but sometimes I wonder...

especially those hands-on or science-oriented fields that would be so fun...
what if...

But you know what? An entire fleet of possibilities has sailed. And it won't do me any good to mourn their departure. I'm not on a leaky rowboat or anything, I've got a decent rig--- and my beautiful family is here with me too. So while it may not be the first dream or the most exciting or exotic dream I've had, it is a fit. And for those of you who successfully caught the ship I dreamed of catching at one time or another, I'll admit sometimes I'm jealous of you. But I also don't begrudge you your happiness. Maybe I'll take a vacation tour on one of your ships some day. In the mean time. I've got a ship to sail (aka, a paper to finish) and a family on whom I need to focus. Today is infinitely more vital than possible tomorrows of yesterday. So to all those ships that have sailed...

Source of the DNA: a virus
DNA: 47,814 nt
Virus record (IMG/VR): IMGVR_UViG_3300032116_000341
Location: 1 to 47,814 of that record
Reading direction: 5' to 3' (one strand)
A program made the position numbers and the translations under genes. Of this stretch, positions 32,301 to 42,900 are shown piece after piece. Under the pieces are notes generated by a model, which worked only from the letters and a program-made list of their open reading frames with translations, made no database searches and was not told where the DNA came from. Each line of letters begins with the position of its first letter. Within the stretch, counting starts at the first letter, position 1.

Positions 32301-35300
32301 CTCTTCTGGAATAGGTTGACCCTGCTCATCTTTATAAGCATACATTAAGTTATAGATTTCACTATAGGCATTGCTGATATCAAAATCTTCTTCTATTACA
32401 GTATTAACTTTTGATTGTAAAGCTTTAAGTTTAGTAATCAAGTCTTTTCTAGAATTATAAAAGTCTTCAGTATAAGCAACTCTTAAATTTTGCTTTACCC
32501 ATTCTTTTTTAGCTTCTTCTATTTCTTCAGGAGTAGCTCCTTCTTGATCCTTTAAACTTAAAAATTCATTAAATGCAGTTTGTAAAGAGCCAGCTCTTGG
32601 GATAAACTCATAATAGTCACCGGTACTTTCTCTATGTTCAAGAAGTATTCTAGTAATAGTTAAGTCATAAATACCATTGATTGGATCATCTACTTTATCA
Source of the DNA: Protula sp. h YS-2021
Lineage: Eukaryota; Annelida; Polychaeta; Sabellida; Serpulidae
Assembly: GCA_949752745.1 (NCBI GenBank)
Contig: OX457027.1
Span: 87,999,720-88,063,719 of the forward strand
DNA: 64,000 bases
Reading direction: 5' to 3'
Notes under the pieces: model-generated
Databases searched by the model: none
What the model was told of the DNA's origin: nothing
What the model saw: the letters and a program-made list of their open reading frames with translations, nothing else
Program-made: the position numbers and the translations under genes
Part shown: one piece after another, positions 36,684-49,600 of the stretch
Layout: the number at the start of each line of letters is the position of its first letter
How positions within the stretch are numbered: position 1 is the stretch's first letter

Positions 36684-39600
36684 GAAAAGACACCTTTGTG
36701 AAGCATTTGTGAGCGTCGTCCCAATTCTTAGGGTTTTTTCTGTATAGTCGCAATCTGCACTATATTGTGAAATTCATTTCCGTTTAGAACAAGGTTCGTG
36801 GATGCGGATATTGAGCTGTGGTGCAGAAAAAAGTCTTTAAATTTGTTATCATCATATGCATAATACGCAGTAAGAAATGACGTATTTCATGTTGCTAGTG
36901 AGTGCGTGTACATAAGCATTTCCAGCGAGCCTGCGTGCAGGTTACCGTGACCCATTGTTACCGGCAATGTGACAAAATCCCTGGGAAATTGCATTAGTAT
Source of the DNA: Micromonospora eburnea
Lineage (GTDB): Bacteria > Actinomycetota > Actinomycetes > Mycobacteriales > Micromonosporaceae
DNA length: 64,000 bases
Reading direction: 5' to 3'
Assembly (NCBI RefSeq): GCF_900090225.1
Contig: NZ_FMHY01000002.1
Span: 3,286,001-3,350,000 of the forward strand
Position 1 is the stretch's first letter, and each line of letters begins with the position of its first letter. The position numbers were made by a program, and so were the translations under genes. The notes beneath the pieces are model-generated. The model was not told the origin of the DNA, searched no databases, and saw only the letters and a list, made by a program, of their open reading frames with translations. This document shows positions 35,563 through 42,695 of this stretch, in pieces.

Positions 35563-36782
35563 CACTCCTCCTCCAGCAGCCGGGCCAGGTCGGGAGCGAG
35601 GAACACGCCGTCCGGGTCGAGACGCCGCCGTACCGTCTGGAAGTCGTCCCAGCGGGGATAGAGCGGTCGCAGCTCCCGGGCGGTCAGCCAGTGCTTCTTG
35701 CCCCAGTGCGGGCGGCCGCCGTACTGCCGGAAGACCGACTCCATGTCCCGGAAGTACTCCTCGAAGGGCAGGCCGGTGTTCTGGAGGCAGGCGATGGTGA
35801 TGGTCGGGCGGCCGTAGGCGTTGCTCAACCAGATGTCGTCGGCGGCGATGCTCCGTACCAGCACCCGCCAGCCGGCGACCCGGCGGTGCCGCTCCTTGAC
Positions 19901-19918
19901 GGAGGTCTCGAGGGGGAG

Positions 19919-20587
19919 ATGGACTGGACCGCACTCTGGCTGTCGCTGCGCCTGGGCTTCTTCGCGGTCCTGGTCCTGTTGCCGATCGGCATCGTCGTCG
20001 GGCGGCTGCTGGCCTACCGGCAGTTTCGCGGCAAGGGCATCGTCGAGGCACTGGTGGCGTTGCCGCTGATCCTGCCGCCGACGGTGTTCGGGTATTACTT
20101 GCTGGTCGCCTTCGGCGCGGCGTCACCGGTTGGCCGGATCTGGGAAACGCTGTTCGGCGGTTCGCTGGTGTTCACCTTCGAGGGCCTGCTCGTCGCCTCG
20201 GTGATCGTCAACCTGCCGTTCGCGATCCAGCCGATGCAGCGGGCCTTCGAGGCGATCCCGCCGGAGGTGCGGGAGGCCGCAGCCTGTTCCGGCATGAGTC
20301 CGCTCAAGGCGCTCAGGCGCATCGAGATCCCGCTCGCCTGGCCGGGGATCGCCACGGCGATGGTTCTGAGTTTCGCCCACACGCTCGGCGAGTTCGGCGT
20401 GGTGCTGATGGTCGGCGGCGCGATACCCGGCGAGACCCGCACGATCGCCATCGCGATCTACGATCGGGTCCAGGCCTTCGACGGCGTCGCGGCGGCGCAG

bon voyage.


  1. Beautiful. This so eloquently sums up how I feel sometimes. I have to remind myself that I didn't choose all those other possibilities. I chose THIS possibility. I'm not ashamed to admit that I wonder "what if" on occasion, but I have had to learn not to dwell on it. I hope to find a good career fit for myself one of these days. When those days are not so chock full of raising my adorable kiddos, but until then I will do my best to focus on this possibility, this choice. Thanks for sharing Elisa. You're awesome!

  2. I do this sometimes in the future tense: "Ships that will have sailed."

    There are lots of things I still CAN do with my life—we're not even 30 yet, people!—and I still recognize that they're beyond my capacity/probably not as cool as I think they are/not what I *really* want to be doing.

    The jury's still out on some of them (got a magazine from BYU today that had me yearning for academia, for example). It will all depend on what I have time to do and what I really want to do when I have time to do it. That logic might be circular.